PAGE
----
The New York Jets victory over the San Diego Chargers was without question a crucial and pivotal win. It set the table for their upcoming games against the Buffalo Bills and New England Patriots to truly be relevant, meaningful games as the Jets are now in the thick of both the AFC East and wild-card race. The impact on the standings was nice but won’t last long if the Jets don’t handle their business after the bye week.
In reality, the main reason the victory was so important was because of how the Jets won. This was a replication of the 2009/2010 Jets smacking around and beating up on a finesse team. Prior to kickoff, LaDainian Tomlinson yelled the following in his pre-game speech –
“We couldn’t be more different. Weakness vs. Strength. Finesse vs. Power. West Coast vs. East Coast.”
He was absolutely right. San Diego is everything the Jets aren’t. They put up big-time stats and win “pretty.” The Jets will never turn heads with their statistics and win ugly. The bigger the game gets, the worse San Diego plays. The later in the game it gets, the worse San Diego plays. In contrast, the Jets thrive in big spots and in late game situations. When it comes down to it, San Diego is a finesse team led by a subpar coach and a quarterback high on passing stats but low on playoff victories, who spent their post-game crying about the officials. The Jets couldn’t let a team like that beat them in their own stadium in a such big spot in their season and they responded by going back to their winning formula, running and defense.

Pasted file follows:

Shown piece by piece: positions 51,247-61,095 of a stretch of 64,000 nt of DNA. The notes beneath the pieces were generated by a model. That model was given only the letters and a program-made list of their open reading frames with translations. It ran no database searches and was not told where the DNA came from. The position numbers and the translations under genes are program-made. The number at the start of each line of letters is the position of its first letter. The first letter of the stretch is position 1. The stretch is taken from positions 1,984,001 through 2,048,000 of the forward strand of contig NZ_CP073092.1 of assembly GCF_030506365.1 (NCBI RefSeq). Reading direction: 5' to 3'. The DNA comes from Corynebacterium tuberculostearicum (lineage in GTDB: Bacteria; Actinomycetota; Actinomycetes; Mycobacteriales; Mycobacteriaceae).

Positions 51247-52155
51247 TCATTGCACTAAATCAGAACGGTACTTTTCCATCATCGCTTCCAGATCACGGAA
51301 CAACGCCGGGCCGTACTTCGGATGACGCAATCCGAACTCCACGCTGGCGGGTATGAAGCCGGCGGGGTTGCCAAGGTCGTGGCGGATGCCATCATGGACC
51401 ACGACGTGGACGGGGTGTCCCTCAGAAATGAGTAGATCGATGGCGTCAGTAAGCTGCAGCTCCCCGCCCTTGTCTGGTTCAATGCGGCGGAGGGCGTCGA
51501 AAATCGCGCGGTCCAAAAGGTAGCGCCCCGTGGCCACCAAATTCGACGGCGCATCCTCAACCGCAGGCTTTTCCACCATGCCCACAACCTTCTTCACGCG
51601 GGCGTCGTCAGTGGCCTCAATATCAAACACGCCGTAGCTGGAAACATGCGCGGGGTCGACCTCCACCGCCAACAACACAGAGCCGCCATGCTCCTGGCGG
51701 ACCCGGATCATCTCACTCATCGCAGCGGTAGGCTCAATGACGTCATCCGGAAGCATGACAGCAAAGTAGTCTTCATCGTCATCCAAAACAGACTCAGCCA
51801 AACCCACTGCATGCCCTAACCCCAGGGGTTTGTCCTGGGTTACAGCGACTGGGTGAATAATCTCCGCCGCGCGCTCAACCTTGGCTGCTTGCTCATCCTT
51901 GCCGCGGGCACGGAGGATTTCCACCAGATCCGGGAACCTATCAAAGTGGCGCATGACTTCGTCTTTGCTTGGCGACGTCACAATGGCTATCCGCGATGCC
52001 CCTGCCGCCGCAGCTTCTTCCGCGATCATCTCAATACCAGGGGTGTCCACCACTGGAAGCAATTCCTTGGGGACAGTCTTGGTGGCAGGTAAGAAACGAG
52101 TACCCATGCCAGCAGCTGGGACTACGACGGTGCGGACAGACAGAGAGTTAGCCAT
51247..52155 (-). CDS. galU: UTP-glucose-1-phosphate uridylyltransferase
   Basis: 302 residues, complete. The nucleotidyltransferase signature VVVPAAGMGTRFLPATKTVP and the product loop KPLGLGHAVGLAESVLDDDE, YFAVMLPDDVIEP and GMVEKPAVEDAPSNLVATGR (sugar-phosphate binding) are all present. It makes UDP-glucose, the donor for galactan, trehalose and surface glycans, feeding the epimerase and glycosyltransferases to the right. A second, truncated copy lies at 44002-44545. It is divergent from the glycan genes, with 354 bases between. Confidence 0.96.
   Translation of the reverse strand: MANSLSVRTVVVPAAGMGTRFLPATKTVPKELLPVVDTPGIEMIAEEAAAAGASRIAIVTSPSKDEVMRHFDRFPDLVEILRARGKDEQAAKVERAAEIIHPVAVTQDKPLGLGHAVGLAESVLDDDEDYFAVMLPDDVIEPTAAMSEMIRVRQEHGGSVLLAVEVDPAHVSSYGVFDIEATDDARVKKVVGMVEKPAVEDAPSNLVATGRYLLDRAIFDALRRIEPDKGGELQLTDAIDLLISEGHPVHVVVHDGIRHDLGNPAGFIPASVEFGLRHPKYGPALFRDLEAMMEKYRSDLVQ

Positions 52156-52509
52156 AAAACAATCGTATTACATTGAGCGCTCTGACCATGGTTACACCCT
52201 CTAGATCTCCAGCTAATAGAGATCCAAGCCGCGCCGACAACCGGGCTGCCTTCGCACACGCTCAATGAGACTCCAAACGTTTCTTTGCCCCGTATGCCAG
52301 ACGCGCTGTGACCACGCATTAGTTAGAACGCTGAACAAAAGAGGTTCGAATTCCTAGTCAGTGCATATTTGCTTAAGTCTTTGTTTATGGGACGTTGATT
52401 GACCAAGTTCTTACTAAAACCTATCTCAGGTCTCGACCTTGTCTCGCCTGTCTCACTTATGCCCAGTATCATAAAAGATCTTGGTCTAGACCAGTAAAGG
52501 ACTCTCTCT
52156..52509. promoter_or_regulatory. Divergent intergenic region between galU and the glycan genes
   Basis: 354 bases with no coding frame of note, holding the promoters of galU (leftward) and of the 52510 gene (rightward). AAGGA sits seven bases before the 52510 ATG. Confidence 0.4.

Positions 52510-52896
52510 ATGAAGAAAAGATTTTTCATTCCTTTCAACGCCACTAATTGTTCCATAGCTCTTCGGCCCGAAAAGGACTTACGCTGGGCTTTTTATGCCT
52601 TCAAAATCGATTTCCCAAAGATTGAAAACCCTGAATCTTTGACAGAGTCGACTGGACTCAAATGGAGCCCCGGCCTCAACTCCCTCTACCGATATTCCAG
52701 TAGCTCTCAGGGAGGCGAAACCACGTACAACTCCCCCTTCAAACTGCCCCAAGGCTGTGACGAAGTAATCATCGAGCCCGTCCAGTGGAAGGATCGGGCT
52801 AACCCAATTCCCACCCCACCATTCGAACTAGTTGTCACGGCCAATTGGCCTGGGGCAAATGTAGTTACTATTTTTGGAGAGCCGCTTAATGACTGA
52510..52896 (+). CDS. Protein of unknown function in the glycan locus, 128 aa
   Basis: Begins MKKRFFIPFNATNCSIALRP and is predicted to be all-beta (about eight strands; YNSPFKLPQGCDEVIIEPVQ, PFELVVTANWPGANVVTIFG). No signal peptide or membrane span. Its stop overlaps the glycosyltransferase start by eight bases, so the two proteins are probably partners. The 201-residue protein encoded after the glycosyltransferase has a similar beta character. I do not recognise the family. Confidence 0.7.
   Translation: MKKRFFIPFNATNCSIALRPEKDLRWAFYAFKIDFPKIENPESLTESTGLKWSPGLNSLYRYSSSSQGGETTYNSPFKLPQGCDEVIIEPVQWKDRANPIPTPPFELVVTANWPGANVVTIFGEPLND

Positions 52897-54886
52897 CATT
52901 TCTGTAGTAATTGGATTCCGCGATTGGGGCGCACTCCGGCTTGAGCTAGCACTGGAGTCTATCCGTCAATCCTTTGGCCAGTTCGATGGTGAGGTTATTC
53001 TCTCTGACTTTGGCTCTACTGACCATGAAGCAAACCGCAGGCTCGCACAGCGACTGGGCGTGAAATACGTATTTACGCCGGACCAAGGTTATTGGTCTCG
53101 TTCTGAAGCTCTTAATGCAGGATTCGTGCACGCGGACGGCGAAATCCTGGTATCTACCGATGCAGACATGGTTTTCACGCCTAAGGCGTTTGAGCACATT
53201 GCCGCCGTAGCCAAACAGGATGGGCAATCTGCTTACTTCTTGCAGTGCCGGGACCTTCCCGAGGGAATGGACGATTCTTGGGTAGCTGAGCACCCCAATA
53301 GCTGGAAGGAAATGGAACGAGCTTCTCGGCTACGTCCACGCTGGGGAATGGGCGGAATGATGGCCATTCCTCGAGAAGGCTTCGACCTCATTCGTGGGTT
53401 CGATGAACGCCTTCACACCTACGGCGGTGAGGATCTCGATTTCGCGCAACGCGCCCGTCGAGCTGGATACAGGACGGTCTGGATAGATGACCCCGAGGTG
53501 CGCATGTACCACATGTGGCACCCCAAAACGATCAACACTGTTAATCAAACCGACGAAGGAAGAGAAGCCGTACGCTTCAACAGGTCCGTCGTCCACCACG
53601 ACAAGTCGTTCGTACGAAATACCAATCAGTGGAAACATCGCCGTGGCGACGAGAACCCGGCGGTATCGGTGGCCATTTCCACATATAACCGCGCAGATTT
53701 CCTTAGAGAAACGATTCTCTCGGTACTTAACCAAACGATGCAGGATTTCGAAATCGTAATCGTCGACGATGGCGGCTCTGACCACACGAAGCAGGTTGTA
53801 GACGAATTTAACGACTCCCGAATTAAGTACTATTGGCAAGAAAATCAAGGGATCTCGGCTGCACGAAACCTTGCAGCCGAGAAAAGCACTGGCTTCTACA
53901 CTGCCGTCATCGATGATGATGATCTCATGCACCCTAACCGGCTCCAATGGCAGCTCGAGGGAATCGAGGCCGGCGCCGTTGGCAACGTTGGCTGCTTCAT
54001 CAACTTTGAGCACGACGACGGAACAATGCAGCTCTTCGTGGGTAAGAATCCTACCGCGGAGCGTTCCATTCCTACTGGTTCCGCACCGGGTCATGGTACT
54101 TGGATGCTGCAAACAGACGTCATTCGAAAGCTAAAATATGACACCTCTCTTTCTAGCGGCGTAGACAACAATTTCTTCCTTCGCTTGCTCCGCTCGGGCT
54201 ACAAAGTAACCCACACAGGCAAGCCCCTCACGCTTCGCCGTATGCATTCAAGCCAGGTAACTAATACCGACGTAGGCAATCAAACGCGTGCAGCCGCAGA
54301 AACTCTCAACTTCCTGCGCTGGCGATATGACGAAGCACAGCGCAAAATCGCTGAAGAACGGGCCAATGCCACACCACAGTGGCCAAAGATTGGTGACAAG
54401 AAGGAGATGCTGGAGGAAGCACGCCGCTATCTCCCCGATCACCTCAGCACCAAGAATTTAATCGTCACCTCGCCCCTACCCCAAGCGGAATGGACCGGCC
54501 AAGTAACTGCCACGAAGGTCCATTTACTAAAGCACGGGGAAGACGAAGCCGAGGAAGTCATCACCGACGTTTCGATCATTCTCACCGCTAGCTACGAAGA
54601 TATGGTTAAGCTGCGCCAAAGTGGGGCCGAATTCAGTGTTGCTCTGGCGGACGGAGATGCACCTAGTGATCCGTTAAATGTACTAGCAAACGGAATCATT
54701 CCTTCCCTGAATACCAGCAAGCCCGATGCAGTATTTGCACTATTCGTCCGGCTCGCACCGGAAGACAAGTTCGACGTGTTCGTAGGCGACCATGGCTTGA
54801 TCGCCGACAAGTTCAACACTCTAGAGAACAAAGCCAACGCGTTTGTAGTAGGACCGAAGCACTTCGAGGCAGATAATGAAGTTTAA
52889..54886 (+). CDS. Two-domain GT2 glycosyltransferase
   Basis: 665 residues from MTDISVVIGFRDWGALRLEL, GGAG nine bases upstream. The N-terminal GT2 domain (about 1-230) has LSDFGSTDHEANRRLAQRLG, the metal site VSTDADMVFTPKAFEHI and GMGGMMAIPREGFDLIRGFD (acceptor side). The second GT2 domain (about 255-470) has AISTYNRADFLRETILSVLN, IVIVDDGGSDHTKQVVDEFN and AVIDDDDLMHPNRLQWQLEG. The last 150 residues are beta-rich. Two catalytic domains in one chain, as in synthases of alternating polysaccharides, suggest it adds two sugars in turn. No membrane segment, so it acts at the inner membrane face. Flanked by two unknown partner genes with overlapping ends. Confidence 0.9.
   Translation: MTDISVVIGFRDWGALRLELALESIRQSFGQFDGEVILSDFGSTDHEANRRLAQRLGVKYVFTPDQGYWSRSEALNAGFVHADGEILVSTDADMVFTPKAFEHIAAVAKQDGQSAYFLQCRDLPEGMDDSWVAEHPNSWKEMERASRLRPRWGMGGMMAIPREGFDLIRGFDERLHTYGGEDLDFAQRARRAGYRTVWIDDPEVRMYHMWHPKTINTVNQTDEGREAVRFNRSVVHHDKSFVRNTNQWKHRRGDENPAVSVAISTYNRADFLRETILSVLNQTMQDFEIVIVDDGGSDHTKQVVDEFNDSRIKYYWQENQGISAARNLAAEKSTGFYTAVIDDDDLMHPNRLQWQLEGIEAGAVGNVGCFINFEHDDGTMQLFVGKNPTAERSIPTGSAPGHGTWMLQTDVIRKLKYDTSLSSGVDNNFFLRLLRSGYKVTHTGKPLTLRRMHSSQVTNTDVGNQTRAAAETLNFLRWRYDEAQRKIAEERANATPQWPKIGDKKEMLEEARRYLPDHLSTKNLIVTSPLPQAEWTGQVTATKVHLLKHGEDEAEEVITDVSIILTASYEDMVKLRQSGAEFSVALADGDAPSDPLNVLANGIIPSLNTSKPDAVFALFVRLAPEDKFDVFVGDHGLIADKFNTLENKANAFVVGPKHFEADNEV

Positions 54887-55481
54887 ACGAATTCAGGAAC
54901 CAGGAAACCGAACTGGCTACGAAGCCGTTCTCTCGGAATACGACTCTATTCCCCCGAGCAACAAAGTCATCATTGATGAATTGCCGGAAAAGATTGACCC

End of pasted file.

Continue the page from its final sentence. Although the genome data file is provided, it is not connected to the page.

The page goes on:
A second half run by the New York Jets is highly plausible. After their back to back showdowns against Buffalo and New England, the schedule becomes more friendly. They fully have the ability to take advantage of it, especially if they continue to thrive in their proper identity.
On offense, Shonn Greene needs to balance the offense with a productive 20+ carries each week. Mark Sanchez plays much better with an effective rushing attack to throw play action off of. There may be times he has to throw 35 passes in a game but for the most part, the Jets will be in a better situation when he has 22-28 attempts per game. His top two targets should most consistently be Santonio Holmes and Dustin Keller. Jeremy Kerley should be a third down weapon, working quick outs, whip routes, and the short crossing routes. Plaxico Burress should be the primary red-zone option who provides an occasional big target over the middle.
Defensively, Rex Ryan and Mike Pettine have shown the ability to coach around their unit’s shortcomings in the past and they must do it again. Right now, the Jets are weak at outside linebacker and safety. However, with a young and improving defensive line, Aaron Maybin turning into a legitimate pass rushing threat on third downs, and Darrelle Revis playing at the top of his game the Jets have enough on defense to play their “Ground and Pound” style.
We will learn if the team really turned a corner these next two weeks, when they have a chance to show that they are the team to beat in a division where many think they are the third best team.